The first of its kind, Abina and the Important Men is a compelling and powerfully illustrated “graphic history” based on an 1876 court transcript of a West African woman named Abina, who was wrongfully enslaved and took her case to court. The book is a microhistory that does much more than simply depict an event in the past; it uses the power of illustration to convey important themes in world history and to reveal the processes by which history is made.
The story of Abina Mansah—a woman “without history” who was wrongfully enslaved, escaped to British- controlled territory, and then took her former master to court—takes place in the complex world of the Gold Coast at the onset of late nineteenth-century colonialism. Slavery becomes a contested ground, as cultural practices collide with an emerging wage economy and British officials turn a blind eye to the presence of underpaid domestic workers in the households of African merchants. The main scenes of the story take place in the courtroom, where Abina strives to convince a series of “important men”—a British judge, two Euro-African attorneys, a wealthy African country “gentleman,” and a jury of local leaders— that her rights matter. “Am I free?” Abina inquires. Throughout both the court case and the flashbacks that dramatically depict her life in servitude, these men strive to “silence” Abina and to impose their own understandings and meanings upon her. The story seems to conclude with the short-term success of the “important men,” as Abina loses her case. But it doesn’t end there: Abina is eventually redeemed. Her testimony is uncovered in the dusty archives and becomes a graphic history read by people around the world. In this way, the reader takes an active part in the story along with the illustrator, the author, and Abina herself.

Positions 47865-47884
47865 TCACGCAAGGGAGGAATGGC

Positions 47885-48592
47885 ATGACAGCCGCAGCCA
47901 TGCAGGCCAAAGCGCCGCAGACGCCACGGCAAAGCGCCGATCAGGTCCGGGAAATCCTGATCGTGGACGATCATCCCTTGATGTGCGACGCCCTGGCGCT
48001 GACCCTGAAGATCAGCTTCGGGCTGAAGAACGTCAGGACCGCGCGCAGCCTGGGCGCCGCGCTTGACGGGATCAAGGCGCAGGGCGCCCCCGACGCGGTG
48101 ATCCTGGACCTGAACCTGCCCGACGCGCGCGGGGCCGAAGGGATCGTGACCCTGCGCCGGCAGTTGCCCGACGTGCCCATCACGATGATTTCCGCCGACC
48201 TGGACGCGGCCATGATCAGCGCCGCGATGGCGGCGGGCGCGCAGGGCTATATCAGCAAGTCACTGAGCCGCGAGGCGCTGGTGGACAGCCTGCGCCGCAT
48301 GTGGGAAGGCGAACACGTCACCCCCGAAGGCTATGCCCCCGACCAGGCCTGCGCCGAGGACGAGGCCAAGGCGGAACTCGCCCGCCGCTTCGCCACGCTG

Following the graphic history in Part I, Parts II-V provide detailed historical context for the story, a reading guide that reconstructs and deconstructs the methods used to interpret the story, and strategies for using Abina in various classroom settings.
The new, second edition of Abina and the Important Men features a new gender-rich section, Part V: Engaging Abina, which explores Abina’s life and narrative as a woman. Focusing on such important themes as the relationship between slavery and gender in pre-colonial Akan society, the role of marriage in Abina’s experience, colonial paternalism, and the meaning of cloth and beads in her story, this section also includes a debate on whether or not Abina was a slave, with contributions by three award-winning scholars—Antoinette Burton, Sandra Greene, and Kwasi Konadu—each working from a different perspective. The second edition also includes new, additional testimony that was rediscovered in the National Archives of Ghana, which is reflected in the graphic history section.
Reviews and testimonials
Paul Lovejoy, York University
Abina and the Important Men is an excellent introduction to history and society through an innovative mix of primary text, annotated transcription and highlighted in cartoon form that captures the imagination of new students. It is a must for adoption in first year courses.